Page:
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Molecular Detection Method Developed to Track the Koinobiont Larval Parasitoid Apanteles opuntiarum (Hymenoptera: Braconidae) Imported from Argentina to Control Cactoblastis cactorum (Lepidoptera: Pyralidae)

Srivastava, Mrittunjai, Srivastava, Pratibha, Karan, Ratna, Jeyaprakash, Ayyamperumal, Whilby, Leroy, Rohrig, Eric, Howe, Amy C., Hight, Stephen D., Varone, Laura
TheFlorida entomologist 2019 v.102 no.2 pp. 329-335
Apanteles, Cactoblastis cactorum, DNA barcoding, National Center for Biotechnology Information, biological control agents, coevolution, cytochrome-c oxidase, genes, hosts, larvae, mitochondria, natural enemies, oligodeoxyribonucleotides, parasitoids, plant industry, rearing, Argentina, Florida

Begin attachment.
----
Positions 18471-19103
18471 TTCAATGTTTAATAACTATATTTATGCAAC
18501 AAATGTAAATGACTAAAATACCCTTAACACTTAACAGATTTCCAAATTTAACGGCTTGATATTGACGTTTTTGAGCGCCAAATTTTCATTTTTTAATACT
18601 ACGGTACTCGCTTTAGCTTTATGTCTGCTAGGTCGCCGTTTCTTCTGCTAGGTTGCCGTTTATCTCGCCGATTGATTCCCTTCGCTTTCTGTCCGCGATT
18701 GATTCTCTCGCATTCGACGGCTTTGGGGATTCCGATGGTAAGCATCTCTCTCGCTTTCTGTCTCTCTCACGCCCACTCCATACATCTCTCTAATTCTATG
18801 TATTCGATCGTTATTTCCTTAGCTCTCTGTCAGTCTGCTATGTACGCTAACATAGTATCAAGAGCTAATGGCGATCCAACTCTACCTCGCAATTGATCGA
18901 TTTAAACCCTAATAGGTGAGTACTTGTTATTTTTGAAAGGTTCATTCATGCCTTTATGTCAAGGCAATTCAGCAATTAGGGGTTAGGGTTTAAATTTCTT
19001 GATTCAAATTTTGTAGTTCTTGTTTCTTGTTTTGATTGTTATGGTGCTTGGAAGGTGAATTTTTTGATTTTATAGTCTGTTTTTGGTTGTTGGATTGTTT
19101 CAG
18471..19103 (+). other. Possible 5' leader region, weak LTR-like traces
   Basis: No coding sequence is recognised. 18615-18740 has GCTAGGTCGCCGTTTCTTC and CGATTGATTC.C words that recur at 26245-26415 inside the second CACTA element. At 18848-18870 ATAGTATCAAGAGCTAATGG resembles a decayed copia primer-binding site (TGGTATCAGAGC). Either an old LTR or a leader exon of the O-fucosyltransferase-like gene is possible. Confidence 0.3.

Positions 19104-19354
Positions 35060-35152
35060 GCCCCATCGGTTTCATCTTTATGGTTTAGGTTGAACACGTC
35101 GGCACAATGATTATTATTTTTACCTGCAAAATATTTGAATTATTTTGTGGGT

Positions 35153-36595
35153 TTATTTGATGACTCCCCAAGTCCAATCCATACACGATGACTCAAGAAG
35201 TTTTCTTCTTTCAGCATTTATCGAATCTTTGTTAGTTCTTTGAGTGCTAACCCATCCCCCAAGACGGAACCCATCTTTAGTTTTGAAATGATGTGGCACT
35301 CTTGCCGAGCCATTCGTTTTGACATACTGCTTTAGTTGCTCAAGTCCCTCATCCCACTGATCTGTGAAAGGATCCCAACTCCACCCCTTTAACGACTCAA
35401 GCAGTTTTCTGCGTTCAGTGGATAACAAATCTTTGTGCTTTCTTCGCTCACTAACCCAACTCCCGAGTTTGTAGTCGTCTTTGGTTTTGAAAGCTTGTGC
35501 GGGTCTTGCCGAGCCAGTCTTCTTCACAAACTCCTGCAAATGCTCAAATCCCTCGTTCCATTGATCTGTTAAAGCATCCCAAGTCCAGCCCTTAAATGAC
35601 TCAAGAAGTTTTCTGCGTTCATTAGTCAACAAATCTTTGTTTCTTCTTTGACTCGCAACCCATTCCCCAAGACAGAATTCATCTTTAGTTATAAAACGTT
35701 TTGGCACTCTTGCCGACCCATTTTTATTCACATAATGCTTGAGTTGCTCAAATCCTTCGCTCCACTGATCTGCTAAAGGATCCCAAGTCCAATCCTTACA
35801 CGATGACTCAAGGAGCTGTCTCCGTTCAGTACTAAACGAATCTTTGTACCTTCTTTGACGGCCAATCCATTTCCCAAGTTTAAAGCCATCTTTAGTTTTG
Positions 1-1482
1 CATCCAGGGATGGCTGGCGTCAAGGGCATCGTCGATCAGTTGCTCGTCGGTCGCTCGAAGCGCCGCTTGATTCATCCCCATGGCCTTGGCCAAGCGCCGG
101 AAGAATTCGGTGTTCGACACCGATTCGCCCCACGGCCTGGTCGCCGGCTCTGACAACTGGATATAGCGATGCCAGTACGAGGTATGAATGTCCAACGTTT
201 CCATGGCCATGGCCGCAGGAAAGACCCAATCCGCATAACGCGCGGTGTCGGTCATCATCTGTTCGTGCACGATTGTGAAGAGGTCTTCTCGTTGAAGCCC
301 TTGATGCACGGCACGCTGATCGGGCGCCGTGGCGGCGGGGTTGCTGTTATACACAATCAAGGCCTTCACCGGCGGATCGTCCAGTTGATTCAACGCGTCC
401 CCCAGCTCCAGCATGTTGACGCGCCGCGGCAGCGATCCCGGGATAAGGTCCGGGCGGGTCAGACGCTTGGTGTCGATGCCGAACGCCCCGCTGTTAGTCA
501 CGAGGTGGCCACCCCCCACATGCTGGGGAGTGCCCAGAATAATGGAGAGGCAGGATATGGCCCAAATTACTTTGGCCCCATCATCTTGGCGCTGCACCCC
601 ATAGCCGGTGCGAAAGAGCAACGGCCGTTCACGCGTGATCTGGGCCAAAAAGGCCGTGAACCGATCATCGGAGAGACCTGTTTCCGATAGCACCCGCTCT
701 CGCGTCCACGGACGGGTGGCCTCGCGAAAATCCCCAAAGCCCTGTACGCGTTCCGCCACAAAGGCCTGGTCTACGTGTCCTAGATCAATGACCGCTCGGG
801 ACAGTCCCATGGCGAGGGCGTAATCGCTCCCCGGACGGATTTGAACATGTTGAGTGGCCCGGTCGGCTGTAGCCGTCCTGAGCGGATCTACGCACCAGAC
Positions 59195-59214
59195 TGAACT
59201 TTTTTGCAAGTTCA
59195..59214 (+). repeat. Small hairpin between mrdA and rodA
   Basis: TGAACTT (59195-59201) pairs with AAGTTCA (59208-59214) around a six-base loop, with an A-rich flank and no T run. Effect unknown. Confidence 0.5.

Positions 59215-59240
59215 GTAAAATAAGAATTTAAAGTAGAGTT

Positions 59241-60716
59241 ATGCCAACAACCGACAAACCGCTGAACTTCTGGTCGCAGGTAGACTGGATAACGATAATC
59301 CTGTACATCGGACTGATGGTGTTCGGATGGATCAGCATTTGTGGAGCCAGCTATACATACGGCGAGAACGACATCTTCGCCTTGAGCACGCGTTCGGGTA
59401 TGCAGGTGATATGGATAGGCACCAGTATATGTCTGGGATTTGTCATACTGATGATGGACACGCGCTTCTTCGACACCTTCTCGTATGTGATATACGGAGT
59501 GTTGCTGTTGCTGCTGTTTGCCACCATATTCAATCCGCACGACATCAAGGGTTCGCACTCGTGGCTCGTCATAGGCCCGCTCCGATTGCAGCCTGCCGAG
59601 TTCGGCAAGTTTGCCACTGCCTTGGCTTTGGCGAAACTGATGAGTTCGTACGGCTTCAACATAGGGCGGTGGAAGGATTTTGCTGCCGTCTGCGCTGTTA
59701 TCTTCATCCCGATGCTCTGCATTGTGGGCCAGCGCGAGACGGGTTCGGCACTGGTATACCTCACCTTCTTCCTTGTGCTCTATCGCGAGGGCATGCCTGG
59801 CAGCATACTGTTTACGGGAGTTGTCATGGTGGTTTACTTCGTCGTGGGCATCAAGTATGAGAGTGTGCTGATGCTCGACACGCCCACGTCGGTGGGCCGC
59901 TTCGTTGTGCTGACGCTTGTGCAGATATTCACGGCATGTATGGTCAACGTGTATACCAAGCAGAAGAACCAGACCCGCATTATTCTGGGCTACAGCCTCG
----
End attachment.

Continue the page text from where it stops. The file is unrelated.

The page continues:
Apanteles opuntiarum Martínez & Berta (Hymenoptera: Braconidae) is a native natural enemy of the cactus moth, Cactoblastis cactorum Berg (Lepidoptera: Pyralidae) in Argentina, where the 2 species are believed to have co-evolved. Cactoblastis cactorum is an established invasive pest in the US that is rapidly spreading throughout the southeast. Apanteles opuntiarum was imported from Argentina, and reared at the Division of Plant Industry containment facility in Gainesville, Florida, for study as a possible biocontrol agent for release in the US to control C. cactorum. A DNA barcode was developed to enable the identification of the reared parasitoid population. The mitochondrial cytochrome oxidase I (COI) gene of the A. opuntiarum reared in Florida containment was found to be identical to its Argentine founders, but distinctly different from the COI sequences of all other reported Apanteles species in the NCBI (National Center for Biotechnology Information) GenBank. Additionally, the AoF1 and AoR1 primer pair developed in this study specifically amplified the COI gene of A. opuntiarum, but did not amplify the COI gene of the host C. cactorum. Therefore, the COI gene fragment identified in this study has the potential to be used as a DNA barcode specific to A. opuntiarum that can aid in tracking and identifying this parasitoid inside hosts.